This technique measures the hydrodynamic radius of thenanodispersions which includes the size of the adsorbedsurfactant layer/micelles and hydration shell of the head groupas well. However, TEM measures the size of the CdS cores only,without taking into account their surroundings. The radius ofthe DTAB and CTAB aqueous micelle with a C12 and C16

carbon tail length has been reported to be 1.8 nm and 2.3 nmrespectively, though it may vary in the presence of inorganicsalts.36 Therefore, the small disagreement of at least 4–7 nm inthe sizes of the CdS NPs obtained from the DLS and othertechniques is justifiable.

2.2. X-ray powder diffraction (XRD)

The crystal structure of the powdered CdS NPs obtained aftersolvent evaporation from different surfactants has beenestablished with the help of XRD analysis and the typicaldiffractograms are shown in Fig. 2. The XRD peaks at the 2h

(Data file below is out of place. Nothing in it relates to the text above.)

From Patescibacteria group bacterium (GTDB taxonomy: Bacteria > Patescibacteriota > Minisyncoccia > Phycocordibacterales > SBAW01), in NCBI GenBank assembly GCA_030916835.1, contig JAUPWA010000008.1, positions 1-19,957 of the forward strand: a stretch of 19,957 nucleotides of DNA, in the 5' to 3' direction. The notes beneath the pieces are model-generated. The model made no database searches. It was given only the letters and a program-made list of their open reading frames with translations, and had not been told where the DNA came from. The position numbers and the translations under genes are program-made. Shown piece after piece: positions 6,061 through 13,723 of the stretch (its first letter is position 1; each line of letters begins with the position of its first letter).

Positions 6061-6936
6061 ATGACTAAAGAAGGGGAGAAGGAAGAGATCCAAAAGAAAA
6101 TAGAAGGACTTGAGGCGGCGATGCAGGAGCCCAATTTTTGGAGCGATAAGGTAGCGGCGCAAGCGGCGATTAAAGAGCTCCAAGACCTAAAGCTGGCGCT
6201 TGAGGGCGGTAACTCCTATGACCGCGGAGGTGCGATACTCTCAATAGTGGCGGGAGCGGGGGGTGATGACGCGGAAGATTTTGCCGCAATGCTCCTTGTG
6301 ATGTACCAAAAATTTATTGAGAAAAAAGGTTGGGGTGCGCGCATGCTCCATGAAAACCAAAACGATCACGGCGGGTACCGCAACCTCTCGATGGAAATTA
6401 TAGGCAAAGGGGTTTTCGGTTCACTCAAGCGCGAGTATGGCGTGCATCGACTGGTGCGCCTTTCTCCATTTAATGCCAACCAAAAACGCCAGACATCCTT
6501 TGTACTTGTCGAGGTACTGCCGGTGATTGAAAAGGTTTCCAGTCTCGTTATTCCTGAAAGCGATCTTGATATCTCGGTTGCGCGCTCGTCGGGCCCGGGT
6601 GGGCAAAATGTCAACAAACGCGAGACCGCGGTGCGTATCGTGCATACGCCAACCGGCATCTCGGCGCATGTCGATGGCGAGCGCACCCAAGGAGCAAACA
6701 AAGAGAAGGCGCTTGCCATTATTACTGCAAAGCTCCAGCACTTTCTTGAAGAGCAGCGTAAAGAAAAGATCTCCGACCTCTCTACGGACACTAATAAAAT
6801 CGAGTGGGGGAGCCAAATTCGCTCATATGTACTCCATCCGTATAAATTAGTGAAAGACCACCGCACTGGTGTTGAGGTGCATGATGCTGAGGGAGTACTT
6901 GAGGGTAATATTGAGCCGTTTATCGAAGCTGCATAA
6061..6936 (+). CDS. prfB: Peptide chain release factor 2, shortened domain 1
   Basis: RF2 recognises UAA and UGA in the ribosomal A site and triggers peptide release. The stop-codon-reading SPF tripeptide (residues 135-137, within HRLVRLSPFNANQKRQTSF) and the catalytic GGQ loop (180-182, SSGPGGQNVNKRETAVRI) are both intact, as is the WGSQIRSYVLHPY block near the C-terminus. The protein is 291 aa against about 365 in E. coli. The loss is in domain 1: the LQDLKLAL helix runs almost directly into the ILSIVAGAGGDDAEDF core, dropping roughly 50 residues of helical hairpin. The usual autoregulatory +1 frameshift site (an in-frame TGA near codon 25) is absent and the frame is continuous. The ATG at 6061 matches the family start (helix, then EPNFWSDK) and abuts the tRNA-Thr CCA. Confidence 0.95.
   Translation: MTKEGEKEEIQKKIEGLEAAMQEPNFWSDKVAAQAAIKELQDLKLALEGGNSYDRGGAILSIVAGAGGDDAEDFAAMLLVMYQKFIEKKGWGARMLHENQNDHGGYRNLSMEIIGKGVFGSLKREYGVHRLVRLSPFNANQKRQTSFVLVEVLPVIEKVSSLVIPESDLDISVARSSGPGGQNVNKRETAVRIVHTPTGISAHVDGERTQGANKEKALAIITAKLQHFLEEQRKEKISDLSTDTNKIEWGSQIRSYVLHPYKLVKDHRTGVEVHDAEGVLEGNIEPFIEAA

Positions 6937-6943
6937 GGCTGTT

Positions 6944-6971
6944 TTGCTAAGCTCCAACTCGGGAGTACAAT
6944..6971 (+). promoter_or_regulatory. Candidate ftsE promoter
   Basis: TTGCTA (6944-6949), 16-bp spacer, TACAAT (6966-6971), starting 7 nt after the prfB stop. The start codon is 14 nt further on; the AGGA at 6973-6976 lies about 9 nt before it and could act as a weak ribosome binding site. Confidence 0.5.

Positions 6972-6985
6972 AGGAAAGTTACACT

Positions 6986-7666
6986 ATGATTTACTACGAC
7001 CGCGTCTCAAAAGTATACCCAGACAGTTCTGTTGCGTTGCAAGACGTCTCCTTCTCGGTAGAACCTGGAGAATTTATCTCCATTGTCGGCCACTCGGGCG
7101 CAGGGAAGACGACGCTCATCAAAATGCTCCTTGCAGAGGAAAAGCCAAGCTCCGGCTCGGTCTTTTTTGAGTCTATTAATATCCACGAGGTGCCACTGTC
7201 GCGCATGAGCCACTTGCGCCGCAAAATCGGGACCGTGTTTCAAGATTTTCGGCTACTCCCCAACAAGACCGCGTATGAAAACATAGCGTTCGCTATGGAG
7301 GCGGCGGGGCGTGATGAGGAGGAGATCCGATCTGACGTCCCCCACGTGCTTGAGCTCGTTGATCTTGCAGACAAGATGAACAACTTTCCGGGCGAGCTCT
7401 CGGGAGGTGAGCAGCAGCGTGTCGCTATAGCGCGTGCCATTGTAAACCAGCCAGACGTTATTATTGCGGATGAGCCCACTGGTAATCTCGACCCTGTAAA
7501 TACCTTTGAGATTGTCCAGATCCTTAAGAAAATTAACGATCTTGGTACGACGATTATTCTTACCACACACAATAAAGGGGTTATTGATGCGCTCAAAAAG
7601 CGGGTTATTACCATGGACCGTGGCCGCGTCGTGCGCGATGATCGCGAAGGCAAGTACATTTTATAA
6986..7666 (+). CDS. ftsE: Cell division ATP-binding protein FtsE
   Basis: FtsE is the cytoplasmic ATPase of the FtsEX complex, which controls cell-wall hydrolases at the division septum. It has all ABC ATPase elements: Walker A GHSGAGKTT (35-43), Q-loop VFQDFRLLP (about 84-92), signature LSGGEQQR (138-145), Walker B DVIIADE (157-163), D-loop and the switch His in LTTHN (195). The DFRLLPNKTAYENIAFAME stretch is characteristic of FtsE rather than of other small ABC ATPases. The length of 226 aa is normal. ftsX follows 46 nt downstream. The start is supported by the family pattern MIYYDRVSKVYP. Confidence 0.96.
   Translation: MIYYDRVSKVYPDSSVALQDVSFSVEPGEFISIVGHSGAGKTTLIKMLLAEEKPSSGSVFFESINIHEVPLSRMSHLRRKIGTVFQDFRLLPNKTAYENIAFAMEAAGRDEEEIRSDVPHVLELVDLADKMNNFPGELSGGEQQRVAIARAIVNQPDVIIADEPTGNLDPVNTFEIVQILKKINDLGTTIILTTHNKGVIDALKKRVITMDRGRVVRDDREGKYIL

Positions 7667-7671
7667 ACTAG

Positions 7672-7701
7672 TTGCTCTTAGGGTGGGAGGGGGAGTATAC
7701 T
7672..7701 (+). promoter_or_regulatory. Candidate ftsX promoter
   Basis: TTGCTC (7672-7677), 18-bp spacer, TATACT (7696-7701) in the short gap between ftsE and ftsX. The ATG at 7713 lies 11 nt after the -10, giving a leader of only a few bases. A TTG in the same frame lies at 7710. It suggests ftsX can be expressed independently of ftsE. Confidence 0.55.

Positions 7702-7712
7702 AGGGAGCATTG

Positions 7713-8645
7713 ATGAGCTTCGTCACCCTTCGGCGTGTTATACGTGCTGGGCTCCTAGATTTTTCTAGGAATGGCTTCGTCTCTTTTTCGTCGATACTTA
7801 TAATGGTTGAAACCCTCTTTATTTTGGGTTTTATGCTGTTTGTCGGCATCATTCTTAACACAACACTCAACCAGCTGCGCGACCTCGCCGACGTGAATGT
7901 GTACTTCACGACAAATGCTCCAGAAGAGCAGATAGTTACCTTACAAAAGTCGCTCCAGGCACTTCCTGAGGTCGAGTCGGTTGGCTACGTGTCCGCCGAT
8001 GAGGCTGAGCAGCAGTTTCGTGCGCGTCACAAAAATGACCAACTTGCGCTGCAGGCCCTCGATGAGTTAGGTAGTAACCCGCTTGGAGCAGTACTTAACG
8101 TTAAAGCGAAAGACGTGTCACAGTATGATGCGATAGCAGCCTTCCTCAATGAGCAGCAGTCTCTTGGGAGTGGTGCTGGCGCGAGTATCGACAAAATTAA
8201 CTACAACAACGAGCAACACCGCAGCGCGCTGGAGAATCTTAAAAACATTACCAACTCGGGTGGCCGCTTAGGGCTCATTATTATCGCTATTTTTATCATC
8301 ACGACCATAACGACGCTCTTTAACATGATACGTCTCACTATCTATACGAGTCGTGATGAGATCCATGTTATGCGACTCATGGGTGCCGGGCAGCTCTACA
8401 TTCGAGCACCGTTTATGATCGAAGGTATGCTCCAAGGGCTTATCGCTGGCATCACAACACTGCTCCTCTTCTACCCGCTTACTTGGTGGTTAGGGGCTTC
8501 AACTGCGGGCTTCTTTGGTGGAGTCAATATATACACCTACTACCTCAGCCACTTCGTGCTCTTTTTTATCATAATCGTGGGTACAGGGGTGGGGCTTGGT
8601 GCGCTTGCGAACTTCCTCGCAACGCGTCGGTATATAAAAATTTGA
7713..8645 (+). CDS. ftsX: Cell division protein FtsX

angles of 25.7u, 43.8u and 52.0u have been indexed to the,100., ,220. and ,311. planes, respectively. On compar-ing these with the standard JCPDS database values, all thepeaks can be indexed to pure cubic CdS. Interestingly, all theXRD patterns of CdS have been found to be almost the same,irrespective of the surfactants used in the synthesis. Thisobviously indicates that all the surfactants give NPs with thesame average size in powder form and that the structuredependent tendencies of the surfactants towards stabilizationof the NPs are significant only in aqueous solutions.

On the basis of similar XRD studies, Chae et al.37 havereported the production of spherical and rod shaped CdS NPsand found that the diffraction patterns have been found to bedependent on the NPs shape. On comparing the diffractionpatterns with those of various shaped NPs, the diffractionpatterns can be taken as indicative of the formation ofspherical CdS NPs in all the surfactants. From the broadeningof the XRD peaks, the sizes of the nanocrystallites were